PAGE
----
Umbridge put up a slide composed of three images, the clip art werewolf on the left, slavering towards the smiling stock photo children on the right. Separating the two was a cartoonish image of an Auror, wand pointed at the werewolf. “In conclusion, you, the brave men and women of the Auror Department, now have expanded powers to protect us from the inhuman monsters that have infiltrated our society. I look forward to a new era of increased safety and prosperity for all true humans. Any questions?”

Kingsley raised his hand and was called on immediately.  His deep, quiet voice said, “Human-impersonation has been on the books as a crime for centuries, but it hasn’t been enforced in living memory. Does the Ministry expect us to enforce this now?”

Tonks underlined “expands our workload” on her parchment. Mad-Eye snorted.

Umbridge nodded sympathetically. “Yes, and I want all of you to know that the Ministry does not blame anyone here for this failure to enforce the law. Previous administrations have placed many obstacles in your way, requiring such unnecessary paperwork as probable cause, evidence, and warrants before you are allowed to do your jobs. My new law removes these obstacles, allowing you to cast detection spells on anyone you encounter, in public, in places of business, or in their homes, on any suspicion whatsoever!” She smiled proudly as some in the audience, led by Paul, burst into applause at this announcement.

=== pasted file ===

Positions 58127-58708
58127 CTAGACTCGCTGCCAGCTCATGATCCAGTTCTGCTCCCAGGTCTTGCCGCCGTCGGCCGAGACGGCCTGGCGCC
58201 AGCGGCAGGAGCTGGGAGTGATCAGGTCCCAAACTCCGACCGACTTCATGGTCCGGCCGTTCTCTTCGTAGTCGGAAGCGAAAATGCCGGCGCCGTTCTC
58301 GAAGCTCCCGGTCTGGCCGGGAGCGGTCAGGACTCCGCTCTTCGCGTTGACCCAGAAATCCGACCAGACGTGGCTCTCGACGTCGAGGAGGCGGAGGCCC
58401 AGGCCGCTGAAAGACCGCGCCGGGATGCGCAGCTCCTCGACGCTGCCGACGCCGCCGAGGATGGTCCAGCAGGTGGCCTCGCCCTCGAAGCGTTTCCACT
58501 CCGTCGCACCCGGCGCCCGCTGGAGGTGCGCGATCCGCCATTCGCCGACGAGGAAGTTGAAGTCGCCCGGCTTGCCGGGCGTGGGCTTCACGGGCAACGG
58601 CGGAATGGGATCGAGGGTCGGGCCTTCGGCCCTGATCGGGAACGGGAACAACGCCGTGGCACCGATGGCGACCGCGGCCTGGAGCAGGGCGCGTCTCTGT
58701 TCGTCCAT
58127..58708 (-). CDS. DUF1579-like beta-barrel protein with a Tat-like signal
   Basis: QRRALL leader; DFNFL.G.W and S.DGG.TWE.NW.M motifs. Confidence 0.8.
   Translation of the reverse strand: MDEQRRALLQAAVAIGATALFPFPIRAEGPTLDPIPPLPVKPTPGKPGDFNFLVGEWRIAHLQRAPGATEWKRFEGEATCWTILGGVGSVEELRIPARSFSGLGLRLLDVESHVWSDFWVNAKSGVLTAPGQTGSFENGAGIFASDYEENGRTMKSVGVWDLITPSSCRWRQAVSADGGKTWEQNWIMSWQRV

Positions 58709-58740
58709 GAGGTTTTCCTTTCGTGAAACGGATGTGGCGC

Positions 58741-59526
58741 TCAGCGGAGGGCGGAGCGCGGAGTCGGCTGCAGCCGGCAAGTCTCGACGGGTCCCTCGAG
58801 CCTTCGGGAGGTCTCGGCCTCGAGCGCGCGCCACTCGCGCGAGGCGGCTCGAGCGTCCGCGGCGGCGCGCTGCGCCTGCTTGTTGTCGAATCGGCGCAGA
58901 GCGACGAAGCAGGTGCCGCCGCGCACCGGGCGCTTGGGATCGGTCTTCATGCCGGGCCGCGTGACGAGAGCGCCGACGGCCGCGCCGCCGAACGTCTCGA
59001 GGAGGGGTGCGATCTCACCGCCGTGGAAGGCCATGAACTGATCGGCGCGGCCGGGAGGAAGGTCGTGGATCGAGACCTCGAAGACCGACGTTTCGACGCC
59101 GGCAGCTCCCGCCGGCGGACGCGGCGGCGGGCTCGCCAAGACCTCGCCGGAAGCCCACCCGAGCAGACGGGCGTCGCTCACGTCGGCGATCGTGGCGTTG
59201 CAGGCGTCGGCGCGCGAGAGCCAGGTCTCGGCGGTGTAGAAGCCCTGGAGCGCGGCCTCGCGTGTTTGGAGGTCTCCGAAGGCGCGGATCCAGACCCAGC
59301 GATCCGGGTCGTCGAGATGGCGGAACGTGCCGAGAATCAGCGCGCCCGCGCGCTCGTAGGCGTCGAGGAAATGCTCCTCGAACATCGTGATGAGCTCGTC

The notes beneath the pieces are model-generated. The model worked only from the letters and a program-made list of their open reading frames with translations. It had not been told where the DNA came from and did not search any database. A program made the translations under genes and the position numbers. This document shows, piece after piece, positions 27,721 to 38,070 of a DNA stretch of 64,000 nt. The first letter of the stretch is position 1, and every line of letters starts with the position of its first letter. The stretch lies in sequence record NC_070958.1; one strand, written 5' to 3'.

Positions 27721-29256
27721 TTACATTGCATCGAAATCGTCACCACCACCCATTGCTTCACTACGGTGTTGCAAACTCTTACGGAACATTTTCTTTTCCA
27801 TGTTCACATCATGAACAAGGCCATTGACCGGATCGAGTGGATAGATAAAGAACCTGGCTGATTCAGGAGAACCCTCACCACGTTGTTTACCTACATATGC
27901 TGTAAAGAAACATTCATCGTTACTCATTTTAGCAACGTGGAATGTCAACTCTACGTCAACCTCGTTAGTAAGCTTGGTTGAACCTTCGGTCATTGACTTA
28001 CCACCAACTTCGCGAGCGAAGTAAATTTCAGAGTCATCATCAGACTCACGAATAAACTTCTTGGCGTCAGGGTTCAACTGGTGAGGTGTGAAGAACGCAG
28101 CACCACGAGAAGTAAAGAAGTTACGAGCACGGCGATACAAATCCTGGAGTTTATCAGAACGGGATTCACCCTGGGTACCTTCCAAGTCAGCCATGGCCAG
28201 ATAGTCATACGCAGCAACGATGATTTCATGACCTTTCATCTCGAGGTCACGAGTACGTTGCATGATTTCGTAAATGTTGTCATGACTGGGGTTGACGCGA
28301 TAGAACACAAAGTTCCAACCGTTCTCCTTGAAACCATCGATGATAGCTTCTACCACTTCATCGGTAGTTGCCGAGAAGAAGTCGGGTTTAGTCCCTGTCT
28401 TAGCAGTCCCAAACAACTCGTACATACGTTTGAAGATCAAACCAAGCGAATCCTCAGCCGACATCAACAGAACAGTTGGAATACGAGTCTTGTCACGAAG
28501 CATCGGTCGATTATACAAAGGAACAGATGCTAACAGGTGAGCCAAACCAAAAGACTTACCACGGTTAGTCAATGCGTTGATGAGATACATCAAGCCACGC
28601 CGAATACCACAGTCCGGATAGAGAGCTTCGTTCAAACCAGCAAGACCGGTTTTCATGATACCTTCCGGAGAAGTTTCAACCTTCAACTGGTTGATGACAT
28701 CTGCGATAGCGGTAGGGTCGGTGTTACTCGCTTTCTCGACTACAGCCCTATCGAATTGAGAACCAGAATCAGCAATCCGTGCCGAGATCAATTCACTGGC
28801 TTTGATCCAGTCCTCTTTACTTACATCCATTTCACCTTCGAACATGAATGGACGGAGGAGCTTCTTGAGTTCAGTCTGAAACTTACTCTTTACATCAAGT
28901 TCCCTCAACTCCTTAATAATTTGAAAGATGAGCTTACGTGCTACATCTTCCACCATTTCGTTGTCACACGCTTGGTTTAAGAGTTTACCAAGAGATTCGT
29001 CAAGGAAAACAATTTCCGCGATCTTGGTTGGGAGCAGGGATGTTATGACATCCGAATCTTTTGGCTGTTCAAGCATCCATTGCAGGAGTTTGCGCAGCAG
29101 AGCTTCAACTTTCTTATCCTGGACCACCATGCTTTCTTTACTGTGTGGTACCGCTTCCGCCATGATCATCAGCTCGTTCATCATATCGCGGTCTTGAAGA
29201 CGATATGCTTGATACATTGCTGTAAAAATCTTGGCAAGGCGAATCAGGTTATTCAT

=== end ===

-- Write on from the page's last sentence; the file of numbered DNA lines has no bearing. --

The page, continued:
Kinglsey nodded to acknowledge this answer. Then he raised his hand again and was called on again. “The Werewolf Registry is currently virtually unused,” he said. “Werewolves have no motivation to register, and the new registry requirements seem even less likely to attract registrants. Why would any werewolves register?”

Umbridge went back a few slides to the one about increased funding for feral werewolf population reduction. “Unregistered, also called feral, werewolves, will no longer be permitted to roam free.”